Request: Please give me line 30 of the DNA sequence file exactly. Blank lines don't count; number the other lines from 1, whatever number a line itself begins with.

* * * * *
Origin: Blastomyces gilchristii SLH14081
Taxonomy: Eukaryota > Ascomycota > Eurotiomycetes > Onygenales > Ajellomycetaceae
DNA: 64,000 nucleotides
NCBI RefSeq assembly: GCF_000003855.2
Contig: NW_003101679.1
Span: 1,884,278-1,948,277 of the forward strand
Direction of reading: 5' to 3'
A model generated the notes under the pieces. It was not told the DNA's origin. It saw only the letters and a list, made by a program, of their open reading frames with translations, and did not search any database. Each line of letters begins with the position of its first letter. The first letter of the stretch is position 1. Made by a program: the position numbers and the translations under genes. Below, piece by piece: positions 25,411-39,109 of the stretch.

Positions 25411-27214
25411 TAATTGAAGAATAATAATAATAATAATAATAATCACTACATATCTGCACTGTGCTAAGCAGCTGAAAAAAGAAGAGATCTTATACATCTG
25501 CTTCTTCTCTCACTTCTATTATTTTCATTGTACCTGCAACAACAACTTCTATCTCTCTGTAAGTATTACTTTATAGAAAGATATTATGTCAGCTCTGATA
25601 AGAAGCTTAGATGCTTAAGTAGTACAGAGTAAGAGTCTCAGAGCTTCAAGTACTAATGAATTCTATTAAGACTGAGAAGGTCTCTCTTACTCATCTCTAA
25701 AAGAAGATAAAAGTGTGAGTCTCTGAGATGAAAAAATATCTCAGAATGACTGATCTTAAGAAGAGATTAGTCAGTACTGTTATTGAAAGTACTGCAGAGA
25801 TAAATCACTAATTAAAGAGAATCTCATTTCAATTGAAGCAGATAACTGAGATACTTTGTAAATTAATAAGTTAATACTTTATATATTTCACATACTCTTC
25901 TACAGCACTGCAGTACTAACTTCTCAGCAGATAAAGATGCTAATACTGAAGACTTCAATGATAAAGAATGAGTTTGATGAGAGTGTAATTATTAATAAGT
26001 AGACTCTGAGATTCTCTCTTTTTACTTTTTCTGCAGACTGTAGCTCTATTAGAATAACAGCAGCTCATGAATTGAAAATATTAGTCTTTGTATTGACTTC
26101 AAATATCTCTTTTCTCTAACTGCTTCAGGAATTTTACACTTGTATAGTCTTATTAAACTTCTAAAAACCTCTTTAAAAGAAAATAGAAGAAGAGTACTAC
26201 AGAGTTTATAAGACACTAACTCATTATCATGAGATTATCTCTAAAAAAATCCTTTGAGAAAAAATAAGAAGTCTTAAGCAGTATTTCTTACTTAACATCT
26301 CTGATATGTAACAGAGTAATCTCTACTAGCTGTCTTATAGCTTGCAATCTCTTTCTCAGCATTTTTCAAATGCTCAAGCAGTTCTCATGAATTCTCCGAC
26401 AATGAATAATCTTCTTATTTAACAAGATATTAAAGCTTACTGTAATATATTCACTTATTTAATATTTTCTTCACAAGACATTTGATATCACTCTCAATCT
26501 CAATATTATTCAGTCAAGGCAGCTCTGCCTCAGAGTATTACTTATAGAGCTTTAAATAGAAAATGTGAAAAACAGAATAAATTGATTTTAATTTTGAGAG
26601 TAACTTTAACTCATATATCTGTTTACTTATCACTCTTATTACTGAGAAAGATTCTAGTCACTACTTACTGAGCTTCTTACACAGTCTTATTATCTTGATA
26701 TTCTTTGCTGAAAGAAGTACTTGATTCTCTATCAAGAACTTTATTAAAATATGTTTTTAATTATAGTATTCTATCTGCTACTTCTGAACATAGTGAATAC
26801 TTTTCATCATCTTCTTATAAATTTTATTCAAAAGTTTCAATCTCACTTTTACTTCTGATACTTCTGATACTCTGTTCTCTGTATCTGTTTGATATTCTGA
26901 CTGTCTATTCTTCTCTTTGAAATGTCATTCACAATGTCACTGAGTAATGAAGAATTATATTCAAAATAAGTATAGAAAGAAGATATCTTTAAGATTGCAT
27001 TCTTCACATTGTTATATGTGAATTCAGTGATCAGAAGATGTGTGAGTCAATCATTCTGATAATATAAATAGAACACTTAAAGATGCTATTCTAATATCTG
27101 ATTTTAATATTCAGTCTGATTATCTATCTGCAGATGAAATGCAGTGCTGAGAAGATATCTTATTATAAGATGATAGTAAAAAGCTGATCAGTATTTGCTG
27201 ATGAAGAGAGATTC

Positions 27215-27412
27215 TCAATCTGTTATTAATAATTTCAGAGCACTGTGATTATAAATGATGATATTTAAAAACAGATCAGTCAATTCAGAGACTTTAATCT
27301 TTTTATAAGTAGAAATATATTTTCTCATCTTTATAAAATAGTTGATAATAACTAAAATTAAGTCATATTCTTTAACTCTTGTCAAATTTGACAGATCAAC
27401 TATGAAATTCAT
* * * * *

27215 TCAATCTGTTATTAATAATTTCAGAGCACTGTGATTATAAATGATGATATTTAAAAACAGATCAGTCAATTCAGAGACTTTAATCT